North Sanctuary


North Sanctuary The two lights show Joshua, Gideon, Caleb and David, with, above: (a) Gideon receiving his commission to destroy the Midianites; (b) David slaying Goliath; and below: (a) Joshua’s vision of the captain of the Lord’s host before Jericho; (b) Caleb smiting the sons of Anak. (In memory of Capt. Edward Gore Langton, of Stapleton Park (now Beech House), died 1860, a veteran of the Peninsula and Waterloo).



East Window



East Window The five principal lights show the Crucifixion. The five smaller pictures below (partly hidden by the reredos) are: (a) Christ’s entry into Jerusalem; (b)The raising of Lazarus; (c) The Last Supper; (d) Christ’s agony in the Garden of Gethsemane; (e) Christ carrying His cross.



South Sanctuary




South Sanctuary (a) Jesus with Martha and Mary at Bethany; (b) The raising of Lazarus. (In memory of Frances Matilda Gore Langton, died 1864)





South Chancel 1



South Chancel: 1. (a) Mary Magdalene meets the risen Christ in the garden; (b) The good works of Dorcas. (In memory of Ann, widow of Capt Edward Gore Langton, died 1869). 





South Chancel 2




South Chancel:2. (Kempe) The Annunciation. (In memory of Margaret Catherine Heberden, died 1887, aged 17).




Lady Chapel East




Lady Chapel (East) The four lights show one picture of the Adoration of the Magi (Damaged by bomb blast in the Second World War; restored 1949)




South Aisle 1



South Aisle: 1 (Kempe) (a) St. Margaret, a Roman virgin, beheaded rather than marry a heathen; (b) St. Catherine, a virgin of Egypt, tortured on a wheel and beheaded; (c) St. Agnes of Rome, also beheaded rather than marry a heathen. (In memory of Catherine Osbourne, died 1888) 



South Aisle 2



South Aisle: 2. (a) St. Giles, with his hand pierced by the arrow intended for his friend, the hind; (b) St. Augustine of Canterbury; (c) St. Lucy of Syracuse, beheaded for her faith. (In memory of Alfred William Beasley Brooks, died 1927, and of his wife, Lucy Anne, died 1908)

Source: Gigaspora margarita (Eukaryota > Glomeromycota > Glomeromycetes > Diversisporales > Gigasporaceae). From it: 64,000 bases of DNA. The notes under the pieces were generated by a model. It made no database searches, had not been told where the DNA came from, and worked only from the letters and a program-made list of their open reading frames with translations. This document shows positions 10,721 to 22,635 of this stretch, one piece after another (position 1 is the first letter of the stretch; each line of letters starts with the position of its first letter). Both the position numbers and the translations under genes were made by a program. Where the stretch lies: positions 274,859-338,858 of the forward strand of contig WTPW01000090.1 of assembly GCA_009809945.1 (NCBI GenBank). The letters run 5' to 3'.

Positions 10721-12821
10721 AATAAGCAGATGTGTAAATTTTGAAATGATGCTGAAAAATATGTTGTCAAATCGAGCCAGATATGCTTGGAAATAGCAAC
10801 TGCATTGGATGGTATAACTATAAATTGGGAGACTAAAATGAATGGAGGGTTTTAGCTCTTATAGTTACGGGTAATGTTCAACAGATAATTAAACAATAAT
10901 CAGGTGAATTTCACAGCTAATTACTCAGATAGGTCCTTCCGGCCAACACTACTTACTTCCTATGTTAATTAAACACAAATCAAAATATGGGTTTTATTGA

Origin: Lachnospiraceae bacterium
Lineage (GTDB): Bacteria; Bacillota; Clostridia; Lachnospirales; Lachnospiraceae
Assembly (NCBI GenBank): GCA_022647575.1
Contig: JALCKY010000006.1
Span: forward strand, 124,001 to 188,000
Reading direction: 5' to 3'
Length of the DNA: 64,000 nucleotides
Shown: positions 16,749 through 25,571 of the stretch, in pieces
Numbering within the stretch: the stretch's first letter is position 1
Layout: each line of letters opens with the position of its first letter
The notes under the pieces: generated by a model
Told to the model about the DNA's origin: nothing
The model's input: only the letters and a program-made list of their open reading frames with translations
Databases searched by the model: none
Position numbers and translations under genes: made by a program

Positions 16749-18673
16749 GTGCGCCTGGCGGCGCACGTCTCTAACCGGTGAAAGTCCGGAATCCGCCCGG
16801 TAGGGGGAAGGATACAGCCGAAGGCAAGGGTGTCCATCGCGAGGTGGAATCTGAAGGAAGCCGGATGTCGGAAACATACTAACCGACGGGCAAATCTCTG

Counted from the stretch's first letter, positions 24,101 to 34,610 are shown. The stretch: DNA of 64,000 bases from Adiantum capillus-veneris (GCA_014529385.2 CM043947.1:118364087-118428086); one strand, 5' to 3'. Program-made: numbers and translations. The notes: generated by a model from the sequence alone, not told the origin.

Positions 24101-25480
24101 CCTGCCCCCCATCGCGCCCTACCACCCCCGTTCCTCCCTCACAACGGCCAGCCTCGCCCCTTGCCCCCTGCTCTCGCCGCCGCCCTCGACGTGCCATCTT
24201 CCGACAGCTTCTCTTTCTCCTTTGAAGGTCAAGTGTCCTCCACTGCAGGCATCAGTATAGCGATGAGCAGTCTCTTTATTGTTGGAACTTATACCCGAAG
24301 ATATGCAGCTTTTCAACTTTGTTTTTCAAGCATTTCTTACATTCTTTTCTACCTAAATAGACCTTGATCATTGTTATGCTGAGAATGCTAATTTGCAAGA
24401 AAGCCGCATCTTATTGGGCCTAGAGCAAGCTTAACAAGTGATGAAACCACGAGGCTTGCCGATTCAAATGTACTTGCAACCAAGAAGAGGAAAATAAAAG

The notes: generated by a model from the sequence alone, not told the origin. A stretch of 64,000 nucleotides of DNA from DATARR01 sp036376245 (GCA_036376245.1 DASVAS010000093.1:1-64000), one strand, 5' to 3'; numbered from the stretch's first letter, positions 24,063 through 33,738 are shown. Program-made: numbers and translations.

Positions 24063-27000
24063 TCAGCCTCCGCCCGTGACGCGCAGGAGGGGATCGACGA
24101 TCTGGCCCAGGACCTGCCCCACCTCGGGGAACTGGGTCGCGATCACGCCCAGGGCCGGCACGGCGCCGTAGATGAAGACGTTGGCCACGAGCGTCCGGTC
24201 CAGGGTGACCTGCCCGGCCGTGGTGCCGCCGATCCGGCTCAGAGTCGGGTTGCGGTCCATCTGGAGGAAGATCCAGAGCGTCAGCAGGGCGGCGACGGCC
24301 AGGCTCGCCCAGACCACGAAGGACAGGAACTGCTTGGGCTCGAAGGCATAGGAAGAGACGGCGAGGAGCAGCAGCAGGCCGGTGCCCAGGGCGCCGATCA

Over the North Door is a memorial to the Walter family erected by Mary Whitchurch, sole heiress of Rowles Walter, and mother of Jane Smyth. On the West wall of the North Aisle are tablets erected by Jane Smyth to her mother and aunt, and another to the Revd. Henry Shute (the elder), Domestic Chaplain to the Dowager Duchess of Beaufort. Other tablets from the second Church are now on the inside walls of the Tower


A peal of six:

1 : Treble : 1872
2 : Undated
3 : Originally 1669 (From the first Church) Recast 1990 by
Taylor’s of  Loughborough
4 : 1792 (From the second Church)
5 : 1792 (From the second Church)
6 : Tenor : 1845 (From the second Church)

Old Font

Old Font

The square font in the West porch has been dated to about 1000 A.D. When the second church was demolished this font was sold to Bishop Monk’s former butler, who kept the Bell Inn, where it was used as a geranium pot. It was discovered and returned to the church by the Revd. W. H. Shaw (Rector 1891–1908).The font, of Dundry stone, has an overflow channel in one corner; other marks show where the hinges and lock were fitted for the font-cover, necessary to prevent the superstitious use of the consecrated water.


Stapleton & Waterloo

A stained-glass window and memorial tablet to Capt. Edward Gore-Langton on the North side of the Sanctuary in our Parish Church record a link with the Battle of Waterloo, the 200th anniversary of which falls on 18 June.

Capt. Gore-Langton was born in 1788. the second son of Col. William Gore-Langton MP, of Newton Park, near Bath. He served in the 52nd (Oxfordshire) Light Infantry Regiment of Foot in the battles of the Peninsular War – including Corunna, Fuentes D’Onoro, Ciudad Rodrigo and Salamanca, and then at Waterloo, where it was said of his Regiment that they were “never surpassed in arms since arms were borne by men.....”.

Capt. Gore-Langton married Ann Richards in Bristol in 1838. They settled at Stapleton Park, now called Beech House, with his unmarried sister Frances. He died in 1860, aged 71. On the South side of the Sanctuary and Chancel are stained-glass windows in memory of Frances, who died in 1864, and Ann, who died in 1869.

Recent Improvements

1987: Gas central heating installed. Toilet adjoining Vestry. Access ramp by Vestry door with level approach and new opening to side of North Porch.

1993: Electric lighting, which had replaced gas in 1948, renewed. New floodlighting for spire.

2014: New LED Lighting installed.